16 Tertre Roteboeuf 96.0 Château Tertre Roteboeuf Bordeaux, France
17 Musigny 96.0 Domaine Leroy Burgundy, France
18 Trotanoy 95.8 Château Trotanoy Pomerol, France
19 Barolo Gran Bussia Riserva 95.8 Poderi Aldo Conterno Piedmont, Italy
20 Bâtard-Montrachet 95.8 Domaine de la Romanée-Conti Burgundy, France
21 Basket Press Shiraz 95.8 Rockford South Australia, Australia
22 Le Pin 95.6 Le Pin Bordeaux, France
23 Chambertin 95.5 Domaine Armand Rousseau Burgundy, France
24 Puligny-Montrachet Pucelles 95.5 Domaine Leflaive Burgundy, France
25 Châteauneuf-du-Pape Le Secret des Sabon 95.5 Roger Sabon Rhône, France
26 Château de Figeac 95.5 Château de Figeac Saint-Emilion, France
27 Number 9 95.5 Kracher Neusiedlersee, Austria
28 Pinot Noir Blue Slide Ridge 95.5 Marcassin Sonoma, United States
29 Giaconda Chardonnay 95.5 Giaconda Vineyard ., Australia
30 La Turque 95.5 E.Guigal Rhône, France
31 The Marauder 95.5 Sine Qua Non California, United States
32 Châteauneuf-du-Pape Cuvée da Capo 95.3 Domaine du Pegau Rhône, France
33 Grange Hermitage 95.3 Penfolds South Australia, Australia
34 Château Ausone 95.2 Château Ausone Bordeaux, France
35 Sir Winston Churchill 95.1 Pol Roger Champagne, France
36 Krug Clos d'Ambonnay 95.0 Krug Champagne, France
37 Ermitage L´Ermite 95.0 M. Chapoutier Rhône, France
38 Opitz One TBA 95.0 Willi Opitz Neusiedlersee, Austria
39 Number 10 95.0 Kracher Neusiedlersee, Austria
40 E-raised 95.0 Sine Qua Non California, United States
41 Richebourg 95.0 Domaine Jean Grivot Burgundy, France
42 Benchmark 95.0 Grant Burge Wines South-Australia, Australia
43 Quilceda Creek Cabernet Sauvignon 95.0 Quilceda Creek Washington, United States
44 Montrachet 95.0 Domaine des Comtes Lafon Burgundy, France
45 Steinberger 95.0 Kloster Eberbach Rheingau, Germany
46 The Malleea 95.0 Majella Wines South Australia, Australia
47 Clos Saint Hilaire 95.0 Château Clos Saint Hilaire Bordeaux, France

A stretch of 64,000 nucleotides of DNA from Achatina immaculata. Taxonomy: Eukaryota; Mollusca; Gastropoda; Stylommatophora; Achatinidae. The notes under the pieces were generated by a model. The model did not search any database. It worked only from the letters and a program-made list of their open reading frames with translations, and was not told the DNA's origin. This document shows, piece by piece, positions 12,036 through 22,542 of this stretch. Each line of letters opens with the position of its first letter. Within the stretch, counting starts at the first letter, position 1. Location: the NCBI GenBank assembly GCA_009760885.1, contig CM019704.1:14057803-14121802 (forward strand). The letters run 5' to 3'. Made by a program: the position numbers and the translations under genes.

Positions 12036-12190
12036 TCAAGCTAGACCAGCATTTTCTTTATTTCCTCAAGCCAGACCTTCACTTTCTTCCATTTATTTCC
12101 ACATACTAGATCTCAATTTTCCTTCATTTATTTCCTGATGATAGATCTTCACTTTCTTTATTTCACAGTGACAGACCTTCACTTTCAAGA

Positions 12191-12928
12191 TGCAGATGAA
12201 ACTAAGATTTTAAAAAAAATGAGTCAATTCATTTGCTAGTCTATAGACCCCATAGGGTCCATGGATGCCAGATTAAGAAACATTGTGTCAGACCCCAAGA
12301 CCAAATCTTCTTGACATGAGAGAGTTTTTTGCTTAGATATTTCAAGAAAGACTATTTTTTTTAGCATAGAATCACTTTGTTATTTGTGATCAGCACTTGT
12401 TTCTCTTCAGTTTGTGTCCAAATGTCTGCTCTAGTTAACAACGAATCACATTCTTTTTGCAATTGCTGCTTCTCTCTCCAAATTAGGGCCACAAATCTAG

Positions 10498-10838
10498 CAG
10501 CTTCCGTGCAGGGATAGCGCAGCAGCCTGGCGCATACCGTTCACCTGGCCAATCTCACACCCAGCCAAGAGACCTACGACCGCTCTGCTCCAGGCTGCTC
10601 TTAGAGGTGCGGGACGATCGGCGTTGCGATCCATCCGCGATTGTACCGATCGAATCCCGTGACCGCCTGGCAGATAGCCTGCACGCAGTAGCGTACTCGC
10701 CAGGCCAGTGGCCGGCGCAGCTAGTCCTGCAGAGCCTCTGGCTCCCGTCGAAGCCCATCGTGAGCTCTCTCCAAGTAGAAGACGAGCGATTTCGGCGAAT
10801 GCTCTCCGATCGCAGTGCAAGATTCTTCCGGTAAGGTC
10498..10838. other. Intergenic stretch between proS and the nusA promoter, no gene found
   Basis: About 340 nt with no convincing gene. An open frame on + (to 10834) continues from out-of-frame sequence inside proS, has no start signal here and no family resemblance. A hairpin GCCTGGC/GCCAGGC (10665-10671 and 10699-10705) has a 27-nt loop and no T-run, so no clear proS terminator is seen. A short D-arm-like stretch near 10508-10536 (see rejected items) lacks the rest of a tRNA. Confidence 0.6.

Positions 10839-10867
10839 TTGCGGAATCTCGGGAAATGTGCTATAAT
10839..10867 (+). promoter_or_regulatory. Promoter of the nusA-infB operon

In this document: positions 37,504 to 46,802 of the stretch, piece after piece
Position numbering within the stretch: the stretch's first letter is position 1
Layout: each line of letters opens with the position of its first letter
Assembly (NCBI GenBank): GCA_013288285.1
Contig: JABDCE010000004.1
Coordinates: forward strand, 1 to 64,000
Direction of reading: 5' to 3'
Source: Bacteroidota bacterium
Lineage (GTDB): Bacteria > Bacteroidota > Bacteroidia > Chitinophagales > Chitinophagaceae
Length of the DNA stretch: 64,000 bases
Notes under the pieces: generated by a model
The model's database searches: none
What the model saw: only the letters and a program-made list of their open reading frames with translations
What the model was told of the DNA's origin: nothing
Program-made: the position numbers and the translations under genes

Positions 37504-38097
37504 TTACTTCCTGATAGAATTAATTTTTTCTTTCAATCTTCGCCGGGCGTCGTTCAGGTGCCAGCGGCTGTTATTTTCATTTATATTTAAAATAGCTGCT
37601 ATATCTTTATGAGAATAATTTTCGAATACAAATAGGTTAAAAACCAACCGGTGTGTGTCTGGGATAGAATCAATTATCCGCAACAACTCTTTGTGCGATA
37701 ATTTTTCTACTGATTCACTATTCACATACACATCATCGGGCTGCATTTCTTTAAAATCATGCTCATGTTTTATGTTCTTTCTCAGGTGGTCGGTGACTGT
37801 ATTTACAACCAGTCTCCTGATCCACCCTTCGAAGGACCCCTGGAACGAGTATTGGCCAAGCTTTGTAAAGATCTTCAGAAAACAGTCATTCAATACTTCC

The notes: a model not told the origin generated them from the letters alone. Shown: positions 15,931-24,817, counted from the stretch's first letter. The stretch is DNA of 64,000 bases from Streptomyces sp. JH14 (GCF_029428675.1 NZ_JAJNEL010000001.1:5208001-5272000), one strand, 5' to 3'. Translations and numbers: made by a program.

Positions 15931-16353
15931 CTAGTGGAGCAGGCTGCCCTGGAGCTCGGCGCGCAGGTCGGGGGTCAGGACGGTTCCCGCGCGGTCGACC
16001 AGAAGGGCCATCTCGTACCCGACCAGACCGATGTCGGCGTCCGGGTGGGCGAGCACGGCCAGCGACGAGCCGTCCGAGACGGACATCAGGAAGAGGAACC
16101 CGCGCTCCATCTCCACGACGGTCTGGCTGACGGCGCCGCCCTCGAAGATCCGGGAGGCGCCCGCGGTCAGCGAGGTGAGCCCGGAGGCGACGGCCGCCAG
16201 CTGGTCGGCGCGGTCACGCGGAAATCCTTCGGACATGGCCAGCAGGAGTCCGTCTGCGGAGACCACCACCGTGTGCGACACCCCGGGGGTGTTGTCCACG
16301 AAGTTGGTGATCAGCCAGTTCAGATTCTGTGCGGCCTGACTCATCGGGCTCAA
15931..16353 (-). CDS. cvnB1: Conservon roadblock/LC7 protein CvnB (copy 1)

48 Châteauneuf-du-Pape Barbe Rac 95.0 M. Chapoutier Rhône, France
49 d'Yquem 94.9 Château d'Yquem Bordeaux, France
50 Rare 94.8 Piper-Heidsieck Champagne, France
51 L'Eglise-Clinet 94.7 Château L'Eglise-Clinet Bordeaux, France
52 Hermitage 94.5 Domaine Jean-Louis Chave Rhône, France
53 Artadi Pagos Viejos 94.5 Artadi Laguardia, Spain
54 Château La Fleur-Pétrus 94.5 Château Lafleur-Pétrus Bordeaux, France
55 Shiraz Hanisch Vineyard 94.5 Veritas Vineyards & Winery Barossa Valley, Australia
56 Meshach 94.5 Grant Burge Wines South-Australia, Australia
57 RunRig 94.5 Torbreck Barossa Valley, Australia
58 Nacional Vintage Port 94.5 Quinta do Noval Douro, Portugal
59 L'Ermita 94.5 Álvaro Palacios Catalonia, Spain
60 Blanc de Blancs 94.5 Nicolas Feuillatte Champagne, France
61 Harlan Estate 94.4 Harlan Estate Napa Valley, United States
62 Musigny 94.3 Jacques-Frédéric Mugnier Burgundy, France
63 Clos du Mesnil Vinothèque 94.3 Krug Champagne, France
64 Château L´Evangile 94.3 Château L´Evangile Pomerol, France
65 Dom Pérignon P2 94.3 Moët & Chandon Champagne, France
66 Blanc de Blancs 94.3 Deutz Champagne, France
67 Chambolle-Musigny Les Gruenchers 94.0 Domaine Dujac Burgundy, France
68 Richebourg 94.0 Domaine Hudelot-Noëllat Burgundy, France
69 Pyrenees Shiraz 94.0 Dalwhinnie Vineyard Moonambel, Australia
70 Ornellaia 94.0 Ornellaia Tuscany, Italy
71 Napa Valley Cabernet Sauvignon 94.0 Château Montelena Napa Valley, United States
72 Côte-Rôtie La Landonne 94.0 E.Guigal Rhône, France
73 Bonnes Mares Grand Cru 94.0 Domaine Georges Roumier Burgundy, France
74 Millésime 94.0 Mailly Grand Cru Champagne, France
75 Cristal 94.0 Louis Roederer Champagne, France
76 Musigny 94.0 Domaine Comte Georges de Vogüé Burgundy, France
77 La Mondotte 94.0 La Mondotte Bordeaux, France
78 La Romanée 94.0 Bouchard Père & Fils Burgundy, France
79 Château Laville Haut-Brion 94.0 Château Laville Haut-Brion Pessac Leognan, France
80 Montrachet 94.0 Domaine de la Romanée-Conti Burgundy, France
81 La Mission Haut Brion 94.0 Château La Mission Haut-Brion Bordeaux, France
82 Chateauneuf du Pape 94.0 Henri Bonneau Châteauneuf du Pape, France
83 Cuvée Alexandra Rosé Grand Siecle 94.0 Laurent-Perrier Champagne, France
84 Number 8 94.0 Kracher Neusiedlersee, Austria
85 Vintage Rosé 94.0 Veuve Clicquot Ponsardin Champagne, France
86 Latour-à-Pomerol 94.0 Château Latour-à-Pomerol Bordeaux, France
87 Romanée Conti 94.0 Domaine de la Romanée-Conti Burgundy, France
88 Greenock Creek Block Shiraz 94.0 Greenock Creek Barossa, Australia
89 Conteisa 94.0 Angelo Gaja Barbaresco, Italy
90 Number 5 94.0 Kracher Neusiedlersee, Austria
91 Pavie 94.0 Château Pavie Bordeaux, France
92 Quorum Barbera d'Asti 94.0 Quorum Piedmont, Italy
93 Hillside Select Cabernet Sauvignon 94.0 Shafer Vineyards Napa Valley, United States
94 Grosset Gaia 94.0 Grosset Wines South Australia, Australia
95 Ridge Monte Bello Cabernet Sauvignon 94.0 Ridge Vineyards Santa Cruz, United States
96 Amarone della Valpociella 94.0 Quintarelli Giuseppe Amarone della Valpolicella, Italy
97 Turley Old Vines Zinfandel 94.0 Turley Wine Cellars Napa Valley, United States
98 Lafleur 94.0 Château Lafleur Bordeaux, France
99 Scrio 94.0 Le Macchiole Bolgheri, Italy
100 Brunello di Montalcino Riserva 94.0 Biondi Santi Tuscany, Italy